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We are all slowly trying to embrace the ‘new normal’. However, we are not out of the darkness yet when it comes to the pandemic. With spikes in the virus spreading, we have seen the introduction of local lockdowns, the wearing of masks and curfews.

We rejoiced when the government introduced the furlough scheme which safeguarded a number of jobs that would have otherwise been at risk. However, with furlough inevitably coming to an end on 31st October 2020, the government have announced that the furlough scheme will be replaced by the Job Support Scheme from 1st November 2020.

Read more: Everything You Need to Know About the Job Support Scheme: FAQs Answered

Even with the Job Support Scheme, an employer is still expected to pay 55% of their employee’s salary for only 33% work, in some cases. Placing employers in an extremely difficult position with limited options available.

We anticipate that the travel and hospitality industry will be hardest hit. The affects can already be seen by Cineworld’s announcement to temporarily close all cinemas and making staff redundant.   


Are You Considering Making Redundancies?

If, as a result of the pandemic, you are considering making redundancies, you should ensure that you have a robust procedure in place. Failure to do so could amount to unfair dismissal claims being pursued by your employees.

Below we have set out the 5 steps you should consider when proposing redundancies:


  1. A Genuine Redundancy Reason

An employer must establish that there is a genuine redundancy reason and satisfy the statutory definition for redundancy. The statutory definition is as follows:

  • An entire business closure
  • A specific workplace closure, or
  • A reduced need for employees to conduct work of a particular kind.

As an employer, it is important that when making an employee redundant it satisfies the statutory definition, if it is found that you disguised the actual reason for their dismissal e.g. conduct, it will be deemed that there was no genuine redundancy and an employee will be able to claim unfair dismissal.


  1. Selection

Firstly, you should establish how many redundancies are being proposed, for example:

  • Less than 20 redundancies, it will be necessary to follow a fair procedure in relation to each employee at risk of redundancy.
  • If 20 or more redundancies are being proposed in a 90-day period, then collective consultation obligations will arise and it will be necessary to notify the Secretary of State of the proposed redundancies.

If 20 or more employees will be put at risk of redundancy, please contact us directly, we will be able to provide you with necessary information relating to your collective consultation obligations.

When selecting employees who are at risk, the pool may be obvious in certain circumstances where for example you are getting rid of a department or a certain role.

However, it may not be as easy to identify a pool of employees in every situation. Therefore, it is important to consider the employees, skill set, tasks and duties, where an employer identifies that the employee’s roles and/or departments are similar, pooling may be applicable.

A tribunal will consider whether the selection/pool has been applied fairly.


  1. Individual Consultation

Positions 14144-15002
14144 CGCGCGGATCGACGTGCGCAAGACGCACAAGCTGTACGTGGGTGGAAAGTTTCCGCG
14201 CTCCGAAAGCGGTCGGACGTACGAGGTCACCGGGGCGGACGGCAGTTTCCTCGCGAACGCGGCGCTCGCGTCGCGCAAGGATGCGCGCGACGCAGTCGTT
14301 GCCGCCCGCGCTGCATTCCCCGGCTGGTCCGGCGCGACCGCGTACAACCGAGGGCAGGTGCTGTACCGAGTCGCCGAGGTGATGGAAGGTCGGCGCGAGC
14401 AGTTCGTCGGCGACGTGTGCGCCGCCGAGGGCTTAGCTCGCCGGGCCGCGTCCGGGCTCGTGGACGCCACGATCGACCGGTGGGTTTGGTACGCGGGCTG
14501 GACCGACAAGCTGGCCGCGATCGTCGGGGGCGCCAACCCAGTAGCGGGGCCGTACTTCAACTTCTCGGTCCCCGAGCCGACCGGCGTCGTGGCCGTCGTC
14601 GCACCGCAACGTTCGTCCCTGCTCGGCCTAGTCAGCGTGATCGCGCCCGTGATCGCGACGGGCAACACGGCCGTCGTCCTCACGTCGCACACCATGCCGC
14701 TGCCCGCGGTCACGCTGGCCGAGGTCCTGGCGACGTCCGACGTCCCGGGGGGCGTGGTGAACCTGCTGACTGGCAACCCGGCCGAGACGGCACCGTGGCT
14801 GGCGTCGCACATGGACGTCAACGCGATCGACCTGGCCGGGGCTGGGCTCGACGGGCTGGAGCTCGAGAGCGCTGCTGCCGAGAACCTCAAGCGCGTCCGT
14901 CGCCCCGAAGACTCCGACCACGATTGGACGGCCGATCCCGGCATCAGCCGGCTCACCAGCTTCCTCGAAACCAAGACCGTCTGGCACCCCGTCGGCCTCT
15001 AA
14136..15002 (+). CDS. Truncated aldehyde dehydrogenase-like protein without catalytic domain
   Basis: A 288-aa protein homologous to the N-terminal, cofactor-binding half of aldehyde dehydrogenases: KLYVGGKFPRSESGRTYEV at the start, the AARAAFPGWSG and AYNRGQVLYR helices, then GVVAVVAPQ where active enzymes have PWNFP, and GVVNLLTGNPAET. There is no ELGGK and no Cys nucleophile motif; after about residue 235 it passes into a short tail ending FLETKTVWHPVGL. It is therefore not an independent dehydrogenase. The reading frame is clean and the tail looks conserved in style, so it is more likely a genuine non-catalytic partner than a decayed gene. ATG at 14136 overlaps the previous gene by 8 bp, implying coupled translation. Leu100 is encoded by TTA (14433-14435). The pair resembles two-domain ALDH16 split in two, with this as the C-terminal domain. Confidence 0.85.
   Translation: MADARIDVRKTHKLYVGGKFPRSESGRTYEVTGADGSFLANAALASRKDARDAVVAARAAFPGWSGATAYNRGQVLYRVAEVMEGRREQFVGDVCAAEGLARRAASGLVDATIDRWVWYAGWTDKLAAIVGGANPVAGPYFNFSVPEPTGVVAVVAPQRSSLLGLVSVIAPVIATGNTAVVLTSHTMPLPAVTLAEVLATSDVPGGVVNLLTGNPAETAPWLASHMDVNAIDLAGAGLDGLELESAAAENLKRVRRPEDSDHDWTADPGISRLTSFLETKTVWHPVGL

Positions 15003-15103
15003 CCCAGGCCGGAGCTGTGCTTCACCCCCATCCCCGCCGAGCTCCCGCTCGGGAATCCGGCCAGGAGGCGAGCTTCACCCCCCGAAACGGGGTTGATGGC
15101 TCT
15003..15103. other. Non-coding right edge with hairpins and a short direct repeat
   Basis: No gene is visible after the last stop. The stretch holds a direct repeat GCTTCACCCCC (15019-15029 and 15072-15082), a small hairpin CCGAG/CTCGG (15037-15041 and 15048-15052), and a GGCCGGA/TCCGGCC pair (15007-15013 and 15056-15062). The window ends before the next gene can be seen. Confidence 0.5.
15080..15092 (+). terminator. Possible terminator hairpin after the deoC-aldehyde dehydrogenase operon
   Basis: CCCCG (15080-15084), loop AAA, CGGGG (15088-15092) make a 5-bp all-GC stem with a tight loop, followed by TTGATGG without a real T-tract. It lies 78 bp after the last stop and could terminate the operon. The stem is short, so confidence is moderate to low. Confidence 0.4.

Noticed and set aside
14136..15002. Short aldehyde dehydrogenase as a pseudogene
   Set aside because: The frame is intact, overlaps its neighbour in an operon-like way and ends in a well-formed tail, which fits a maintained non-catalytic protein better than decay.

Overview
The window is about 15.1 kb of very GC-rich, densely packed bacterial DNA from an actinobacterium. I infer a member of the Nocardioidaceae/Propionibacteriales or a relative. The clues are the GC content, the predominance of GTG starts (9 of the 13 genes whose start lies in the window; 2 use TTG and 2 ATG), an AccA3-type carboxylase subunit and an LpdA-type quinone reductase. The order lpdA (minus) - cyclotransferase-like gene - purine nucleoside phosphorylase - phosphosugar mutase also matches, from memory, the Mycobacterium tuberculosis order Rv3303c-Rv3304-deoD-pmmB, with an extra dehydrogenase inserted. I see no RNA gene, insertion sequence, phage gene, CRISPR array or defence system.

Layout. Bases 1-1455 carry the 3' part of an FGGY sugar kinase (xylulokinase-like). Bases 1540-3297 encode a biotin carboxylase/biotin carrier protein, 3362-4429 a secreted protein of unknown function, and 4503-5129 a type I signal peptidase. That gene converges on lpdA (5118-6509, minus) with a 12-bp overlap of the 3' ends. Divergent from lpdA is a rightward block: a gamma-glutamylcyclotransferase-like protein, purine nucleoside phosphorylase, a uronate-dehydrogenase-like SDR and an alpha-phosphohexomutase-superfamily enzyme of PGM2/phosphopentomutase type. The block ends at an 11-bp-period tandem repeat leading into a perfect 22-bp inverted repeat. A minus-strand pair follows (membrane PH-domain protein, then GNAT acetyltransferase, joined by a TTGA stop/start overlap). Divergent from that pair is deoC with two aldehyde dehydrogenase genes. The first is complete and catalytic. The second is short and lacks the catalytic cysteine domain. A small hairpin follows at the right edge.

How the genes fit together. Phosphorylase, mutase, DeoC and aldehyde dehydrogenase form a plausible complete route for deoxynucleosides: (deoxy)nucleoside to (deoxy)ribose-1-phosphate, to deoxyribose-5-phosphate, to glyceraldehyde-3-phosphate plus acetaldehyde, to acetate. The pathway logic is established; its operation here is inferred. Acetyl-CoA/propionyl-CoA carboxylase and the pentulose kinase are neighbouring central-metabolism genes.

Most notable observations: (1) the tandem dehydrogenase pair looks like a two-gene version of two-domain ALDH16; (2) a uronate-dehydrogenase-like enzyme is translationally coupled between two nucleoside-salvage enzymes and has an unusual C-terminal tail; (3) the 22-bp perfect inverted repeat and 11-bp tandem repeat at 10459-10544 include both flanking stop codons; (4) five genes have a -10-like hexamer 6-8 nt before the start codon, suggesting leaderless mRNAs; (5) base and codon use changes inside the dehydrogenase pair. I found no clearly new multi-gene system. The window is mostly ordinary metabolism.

Once you have identified the individuals who are at risk, an announcement should be made to those employees informing them that they have been placed at risk of redundancy. Individual consultation with each employee will then need to take place, (this only applies when making less than 20 employees redundant), this is a fundamental part when dealing with the redundancy process.

Consultation meetings provide the employee and the employer with the opportunity to discuss the redundancy situation in further detail, discuss the selection criteria as well as look at and explore other alternatives/suggestions in order to avoid redundancy.

At this stage employees should be considered at risk and not redundant, there should be no pre-determined decision to make those at risk redundant at this stage.

You should ensure that notes are taking at these meetings.


  1. Alternative Employment:

You must consider whether there are any suitable alternative employment opportunities within the business which the employee could apply for and discuss this at the consultation meeting. An employee should be given the opportunity to declare an interest in applying for the role.

If you fail to consider whether there is any suitable alternative employment, then a dismissal by way of redundancy will be deemed unfair.

You are not expected to create roles for individuals at risk of redundancy, however, you are expected to conduct a reasonable search for existing roles. You should ensure that these searches are evidenced.


  1. Payment

If at the end of the consultation period, it is inevitable that redundancies need to be made, you should inform the employee in writing and provide them with a breakdown of their pay.

An employee who is made redundant is entitled to be paid the following:

  • Statutory Redundancy Pay
  • Notice entitlement
  • Untaken holiday accrual

Please also review the contract of employment and staff handbook, to ensure that the employee receives the correct entitlement.


Looking for Employment Law Advice?

Whether you’re considering making redundancies or not, if you would like to learn the latest news, please read our post ‘Howells Employment Updates: August 2020’.

For specific cases or legal advice, please get in touch with our employment team.


With effect from 15th February 2015 EU Regulations on Consumer Online Dispute Resolution (ODR) allow consumers who bought our services online to submit their complaint via an online complaint portal.

We are required under the regulations to provide our clients the following information:-
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